The anniversary of the Myanmar coup and sanctions against the junta
The UK, US and Canada have imposed new sanctions on the military of Myanmar (formerly Burma). Canadian sanctions prohibit the export, sale, supply or shipment of aviation fuel to Myanmar; British sanctions have focused on companies and individuals associated with the Asia Sun group, which “supplies the Myanmar Air Force with fuel”, while US sanctions mainly target the senior management of Myanmar’s Ministry of Energy, Myanmar Oil and Gas Enterprise (MOGE). The sanctions were announced two years after the February 2021 coup in which Myanmar’s military overthrew the democratically elected government of Aung San Suu Kyi.
Air strikes have become a new, deadly and almost daily tactic in Myanmar’s civil war, where the military junta is trying to suppress determined opposition. Myanmar residents light candles in protest, calling for an end to operations. In September, the Special Advisory Council on Myanmar estimated that the junta has stable control over only 17% of the country – while opposition groups have effective authority over more than 52%. However, the junta’s ability to carry out air strikes and its proximity to Russia and China give it a serious advantage. Nevertheless, anti-military movements in Myanmar remain cautiously optimistic, claiming that the air strikes are a sign of the junta’s weakness rather than its strength.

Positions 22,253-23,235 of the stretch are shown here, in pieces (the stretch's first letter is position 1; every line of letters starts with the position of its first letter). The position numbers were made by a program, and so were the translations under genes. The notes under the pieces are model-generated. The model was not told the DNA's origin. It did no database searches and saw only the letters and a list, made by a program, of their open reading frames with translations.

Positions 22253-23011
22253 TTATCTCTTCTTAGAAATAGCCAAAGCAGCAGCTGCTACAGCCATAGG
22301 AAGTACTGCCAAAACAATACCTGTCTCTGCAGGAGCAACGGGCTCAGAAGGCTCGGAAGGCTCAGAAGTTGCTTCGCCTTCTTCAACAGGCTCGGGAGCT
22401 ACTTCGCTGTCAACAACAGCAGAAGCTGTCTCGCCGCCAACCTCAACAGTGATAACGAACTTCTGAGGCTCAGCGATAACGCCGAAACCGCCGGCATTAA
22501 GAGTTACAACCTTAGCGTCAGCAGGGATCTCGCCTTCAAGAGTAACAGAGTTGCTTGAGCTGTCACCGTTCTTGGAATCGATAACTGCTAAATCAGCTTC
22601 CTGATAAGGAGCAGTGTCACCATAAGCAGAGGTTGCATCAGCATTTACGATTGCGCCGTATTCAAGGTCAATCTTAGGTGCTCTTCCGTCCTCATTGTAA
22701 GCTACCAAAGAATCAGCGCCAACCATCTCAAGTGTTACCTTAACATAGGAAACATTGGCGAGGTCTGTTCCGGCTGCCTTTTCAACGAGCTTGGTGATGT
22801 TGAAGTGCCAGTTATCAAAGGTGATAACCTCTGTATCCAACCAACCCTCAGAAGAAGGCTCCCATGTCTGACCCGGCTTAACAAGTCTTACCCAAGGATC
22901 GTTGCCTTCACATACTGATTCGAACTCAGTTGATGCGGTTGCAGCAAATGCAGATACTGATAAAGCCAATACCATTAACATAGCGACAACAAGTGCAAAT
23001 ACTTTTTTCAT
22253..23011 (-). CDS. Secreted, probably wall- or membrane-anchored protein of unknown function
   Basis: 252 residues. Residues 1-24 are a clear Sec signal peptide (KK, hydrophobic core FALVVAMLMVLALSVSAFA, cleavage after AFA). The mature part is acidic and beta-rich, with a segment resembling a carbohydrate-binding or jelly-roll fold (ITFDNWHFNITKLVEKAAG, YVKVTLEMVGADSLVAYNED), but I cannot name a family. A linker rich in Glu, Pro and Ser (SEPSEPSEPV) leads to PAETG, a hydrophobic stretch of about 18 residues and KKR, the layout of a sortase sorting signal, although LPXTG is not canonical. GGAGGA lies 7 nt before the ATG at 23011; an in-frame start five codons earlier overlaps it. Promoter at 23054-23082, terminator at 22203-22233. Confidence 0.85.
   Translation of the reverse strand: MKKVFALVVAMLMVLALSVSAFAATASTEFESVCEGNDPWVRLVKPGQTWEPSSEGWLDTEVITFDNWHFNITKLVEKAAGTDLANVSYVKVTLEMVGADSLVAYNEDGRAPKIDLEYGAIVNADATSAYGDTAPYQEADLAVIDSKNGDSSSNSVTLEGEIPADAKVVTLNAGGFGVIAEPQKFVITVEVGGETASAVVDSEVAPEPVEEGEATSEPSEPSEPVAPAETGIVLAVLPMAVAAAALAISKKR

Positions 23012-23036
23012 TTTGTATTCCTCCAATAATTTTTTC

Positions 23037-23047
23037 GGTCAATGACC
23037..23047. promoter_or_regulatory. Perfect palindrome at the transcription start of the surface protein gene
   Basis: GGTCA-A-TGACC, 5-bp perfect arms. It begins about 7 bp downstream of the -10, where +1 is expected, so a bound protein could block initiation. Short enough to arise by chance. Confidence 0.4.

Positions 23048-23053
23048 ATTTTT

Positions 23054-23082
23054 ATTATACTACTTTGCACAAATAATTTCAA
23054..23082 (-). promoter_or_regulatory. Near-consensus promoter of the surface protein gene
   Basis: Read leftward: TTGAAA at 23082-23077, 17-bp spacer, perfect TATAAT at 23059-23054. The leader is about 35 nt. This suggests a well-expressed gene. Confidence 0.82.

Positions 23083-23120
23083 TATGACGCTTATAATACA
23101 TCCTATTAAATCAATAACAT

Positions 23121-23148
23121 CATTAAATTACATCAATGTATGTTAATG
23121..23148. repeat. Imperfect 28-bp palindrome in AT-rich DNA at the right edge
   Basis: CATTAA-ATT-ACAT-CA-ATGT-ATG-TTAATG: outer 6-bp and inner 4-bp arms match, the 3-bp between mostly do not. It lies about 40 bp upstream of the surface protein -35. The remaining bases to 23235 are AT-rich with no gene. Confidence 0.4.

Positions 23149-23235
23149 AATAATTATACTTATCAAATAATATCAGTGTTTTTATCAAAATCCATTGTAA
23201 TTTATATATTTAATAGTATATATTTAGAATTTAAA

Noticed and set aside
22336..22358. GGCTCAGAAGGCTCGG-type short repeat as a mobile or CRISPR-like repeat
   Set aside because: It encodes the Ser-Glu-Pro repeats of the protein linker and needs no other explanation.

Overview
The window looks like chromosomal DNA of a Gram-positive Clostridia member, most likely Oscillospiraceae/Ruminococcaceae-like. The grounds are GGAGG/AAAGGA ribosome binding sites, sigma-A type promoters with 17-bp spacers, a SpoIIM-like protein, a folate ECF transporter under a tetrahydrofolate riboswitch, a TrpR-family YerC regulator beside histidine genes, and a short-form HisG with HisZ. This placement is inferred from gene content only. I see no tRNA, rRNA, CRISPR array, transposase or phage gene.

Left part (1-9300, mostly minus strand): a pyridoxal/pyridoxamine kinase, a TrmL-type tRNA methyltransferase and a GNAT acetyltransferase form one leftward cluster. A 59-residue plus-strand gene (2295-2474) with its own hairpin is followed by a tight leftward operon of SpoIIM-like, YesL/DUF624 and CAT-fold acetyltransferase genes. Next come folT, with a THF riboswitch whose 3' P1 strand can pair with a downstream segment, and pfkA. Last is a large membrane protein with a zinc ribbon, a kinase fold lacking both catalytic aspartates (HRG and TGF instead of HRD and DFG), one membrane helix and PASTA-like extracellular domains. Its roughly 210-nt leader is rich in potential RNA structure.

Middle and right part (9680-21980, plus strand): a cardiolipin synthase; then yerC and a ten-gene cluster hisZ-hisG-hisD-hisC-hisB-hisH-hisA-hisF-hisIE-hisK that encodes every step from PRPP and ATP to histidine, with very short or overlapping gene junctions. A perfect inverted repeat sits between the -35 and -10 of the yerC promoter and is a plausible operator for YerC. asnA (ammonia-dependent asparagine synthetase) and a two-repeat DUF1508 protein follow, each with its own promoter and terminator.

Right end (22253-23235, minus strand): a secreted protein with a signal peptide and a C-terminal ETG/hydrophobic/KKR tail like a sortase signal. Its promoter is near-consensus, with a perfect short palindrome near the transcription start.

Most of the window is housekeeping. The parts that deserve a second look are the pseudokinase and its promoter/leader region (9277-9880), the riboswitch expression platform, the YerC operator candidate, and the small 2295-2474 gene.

While the regime has not come close to consolidating power in the country, it also does not appear to be close to collapsing. Some figures put the death toll – civilian and military – at more than 20,000 in 2022. A new analysis published by Tom Andrews, UN Special Rapporteur on Human Rights in Myanmar, found that there have been around 10,000 attacks and armed clashes between the military and opponents since the putsch. Between July and December 2022, violent incidents were reported in at least 78% of municipalities. (Outriders Podcast on the situation in Myanmar and the media).